Do you think you're a good person? When's the last time you took stock? It might be time to do just that and make sure you give yourself more than five minutes, because it may take a while.
Nathan Feller's art is not the typical imagery one would associate with self-reflection. There are no sunsets, grassy fields or crashing shorelines. But there is a bunny with circular-saw blades for feet. Feller creates wickedly smart works that challenge viewers to find connective threads among his bizarre imagery, and cleverly manages to provide a glimpse into his notions of morality, habit and self-vigilance.
He arranges the show to resemble a church setting, an atmosphere of quiet reflection. The environment provides coherence and acts as a reminder that the works are to be read under the same conceptual blanket a patchwork quilt made from scraps of life lessons, habits, mistakes and experience.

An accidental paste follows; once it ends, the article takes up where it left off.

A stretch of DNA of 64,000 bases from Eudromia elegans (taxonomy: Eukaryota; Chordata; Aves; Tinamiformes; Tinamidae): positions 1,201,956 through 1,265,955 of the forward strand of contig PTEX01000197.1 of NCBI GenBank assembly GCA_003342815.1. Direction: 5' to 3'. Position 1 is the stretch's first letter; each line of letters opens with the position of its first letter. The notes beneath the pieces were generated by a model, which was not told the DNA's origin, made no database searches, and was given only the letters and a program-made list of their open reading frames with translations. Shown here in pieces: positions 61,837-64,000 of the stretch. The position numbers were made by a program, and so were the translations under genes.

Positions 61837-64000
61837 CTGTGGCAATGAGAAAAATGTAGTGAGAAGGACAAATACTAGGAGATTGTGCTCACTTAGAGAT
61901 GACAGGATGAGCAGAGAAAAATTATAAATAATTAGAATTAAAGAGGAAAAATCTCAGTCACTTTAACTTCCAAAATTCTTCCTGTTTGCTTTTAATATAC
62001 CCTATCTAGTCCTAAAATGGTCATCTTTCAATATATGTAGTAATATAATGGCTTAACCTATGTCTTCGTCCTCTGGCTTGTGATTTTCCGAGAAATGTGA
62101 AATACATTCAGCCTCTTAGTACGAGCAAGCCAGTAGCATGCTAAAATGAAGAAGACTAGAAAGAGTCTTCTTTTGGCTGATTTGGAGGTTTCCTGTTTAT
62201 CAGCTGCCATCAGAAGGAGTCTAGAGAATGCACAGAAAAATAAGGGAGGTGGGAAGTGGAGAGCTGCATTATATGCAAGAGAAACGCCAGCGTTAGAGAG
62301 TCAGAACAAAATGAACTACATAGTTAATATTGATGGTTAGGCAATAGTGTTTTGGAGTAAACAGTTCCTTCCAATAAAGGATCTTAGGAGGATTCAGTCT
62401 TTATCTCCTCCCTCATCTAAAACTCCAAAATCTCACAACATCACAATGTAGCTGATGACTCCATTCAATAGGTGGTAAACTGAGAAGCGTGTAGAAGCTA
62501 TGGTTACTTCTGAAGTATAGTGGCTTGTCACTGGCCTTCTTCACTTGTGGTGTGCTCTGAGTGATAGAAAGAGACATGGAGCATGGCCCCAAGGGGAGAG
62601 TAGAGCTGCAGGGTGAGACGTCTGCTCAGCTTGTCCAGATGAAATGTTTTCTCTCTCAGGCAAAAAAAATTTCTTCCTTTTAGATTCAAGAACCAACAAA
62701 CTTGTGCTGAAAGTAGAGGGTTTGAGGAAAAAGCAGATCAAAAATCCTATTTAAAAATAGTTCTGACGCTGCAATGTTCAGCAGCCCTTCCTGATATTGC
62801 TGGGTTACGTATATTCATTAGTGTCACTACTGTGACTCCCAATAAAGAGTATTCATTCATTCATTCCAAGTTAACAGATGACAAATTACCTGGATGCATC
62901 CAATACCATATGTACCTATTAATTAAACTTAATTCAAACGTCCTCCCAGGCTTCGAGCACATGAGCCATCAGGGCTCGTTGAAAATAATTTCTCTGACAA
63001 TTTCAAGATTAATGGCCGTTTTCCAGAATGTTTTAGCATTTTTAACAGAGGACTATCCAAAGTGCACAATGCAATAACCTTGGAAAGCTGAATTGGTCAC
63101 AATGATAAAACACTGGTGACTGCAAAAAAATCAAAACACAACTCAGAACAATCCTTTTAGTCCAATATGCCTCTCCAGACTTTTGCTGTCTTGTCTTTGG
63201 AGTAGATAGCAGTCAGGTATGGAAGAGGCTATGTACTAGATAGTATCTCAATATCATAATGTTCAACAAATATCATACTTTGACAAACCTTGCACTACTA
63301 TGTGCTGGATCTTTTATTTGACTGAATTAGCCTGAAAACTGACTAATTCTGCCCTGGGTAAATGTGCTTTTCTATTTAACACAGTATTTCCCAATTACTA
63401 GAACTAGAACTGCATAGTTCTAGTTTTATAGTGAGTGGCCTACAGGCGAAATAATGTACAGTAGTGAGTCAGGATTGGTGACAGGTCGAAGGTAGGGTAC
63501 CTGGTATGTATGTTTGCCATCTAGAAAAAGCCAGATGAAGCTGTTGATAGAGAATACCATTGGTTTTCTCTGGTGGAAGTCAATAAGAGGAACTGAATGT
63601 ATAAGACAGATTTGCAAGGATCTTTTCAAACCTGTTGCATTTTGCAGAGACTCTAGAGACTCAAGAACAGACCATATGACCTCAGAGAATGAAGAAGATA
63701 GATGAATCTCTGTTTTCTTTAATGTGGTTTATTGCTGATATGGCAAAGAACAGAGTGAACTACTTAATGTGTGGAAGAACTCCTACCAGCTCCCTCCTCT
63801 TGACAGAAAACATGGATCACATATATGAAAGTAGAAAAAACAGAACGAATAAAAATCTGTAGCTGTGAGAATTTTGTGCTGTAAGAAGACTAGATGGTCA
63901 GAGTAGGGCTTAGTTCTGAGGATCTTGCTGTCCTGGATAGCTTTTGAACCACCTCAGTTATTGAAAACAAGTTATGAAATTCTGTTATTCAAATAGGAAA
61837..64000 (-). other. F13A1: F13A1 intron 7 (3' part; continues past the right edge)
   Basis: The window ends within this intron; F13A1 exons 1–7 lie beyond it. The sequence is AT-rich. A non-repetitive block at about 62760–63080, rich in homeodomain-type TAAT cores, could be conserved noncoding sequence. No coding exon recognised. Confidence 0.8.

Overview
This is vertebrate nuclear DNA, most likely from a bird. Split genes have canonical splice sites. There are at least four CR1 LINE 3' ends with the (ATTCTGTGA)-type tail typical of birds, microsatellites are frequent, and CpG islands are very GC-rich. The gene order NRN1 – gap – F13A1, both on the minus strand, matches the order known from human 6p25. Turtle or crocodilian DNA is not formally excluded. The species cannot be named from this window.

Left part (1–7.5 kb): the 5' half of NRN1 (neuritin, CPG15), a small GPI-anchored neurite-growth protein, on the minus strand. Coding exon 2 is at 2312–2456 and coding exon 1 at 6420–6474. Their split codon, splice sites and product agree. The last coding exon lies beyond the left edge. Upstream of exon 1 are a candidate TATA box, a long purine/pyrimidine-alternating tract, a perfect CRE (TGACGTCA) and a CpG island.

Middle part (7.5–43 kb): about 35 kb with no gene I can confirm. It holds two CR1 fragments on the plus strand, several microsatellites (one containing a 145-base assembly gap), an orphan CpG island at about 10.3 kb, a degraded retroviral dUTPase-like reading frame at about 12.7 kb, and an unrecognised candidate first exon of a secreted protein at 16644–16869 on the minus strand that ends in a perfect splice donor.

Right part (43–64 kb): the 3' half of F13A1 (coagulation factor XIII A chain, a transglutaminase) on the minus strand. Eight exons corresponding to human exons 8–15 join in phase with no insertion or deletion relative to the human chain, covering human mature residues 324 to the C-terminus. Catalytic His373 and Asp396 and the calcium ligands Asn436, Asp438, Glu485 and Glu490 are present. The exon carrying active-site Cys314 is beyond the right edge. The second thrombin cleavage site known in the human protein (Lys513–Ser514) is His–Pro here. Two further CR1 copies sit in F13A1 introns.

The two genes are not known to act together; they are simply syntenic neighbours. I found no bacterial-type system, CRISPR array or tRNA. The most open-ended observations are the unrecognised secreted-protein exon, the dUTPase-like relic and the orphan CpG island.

Behind an altar sits a priest's shirt with a drawing of a pulled tooth printed on the center of the collar. The rooted molars are recurring images throughout the show and act as a warning: Negligence can result in the loss of irreplaceable things.
In the cleverly titled print Friend or Foe, a severed heart lies cold on a medical tray. Feller questions our collective trust of this internal organ to provide moral direction. I immediately adopted Feller's doubts about following one's heart making this 5-by-7-inch work intensely personal.
The compelling visuals, with their wretched humor and mysterious depth, result in a successfully challenging show. This is art you need to work for and it's worth it.
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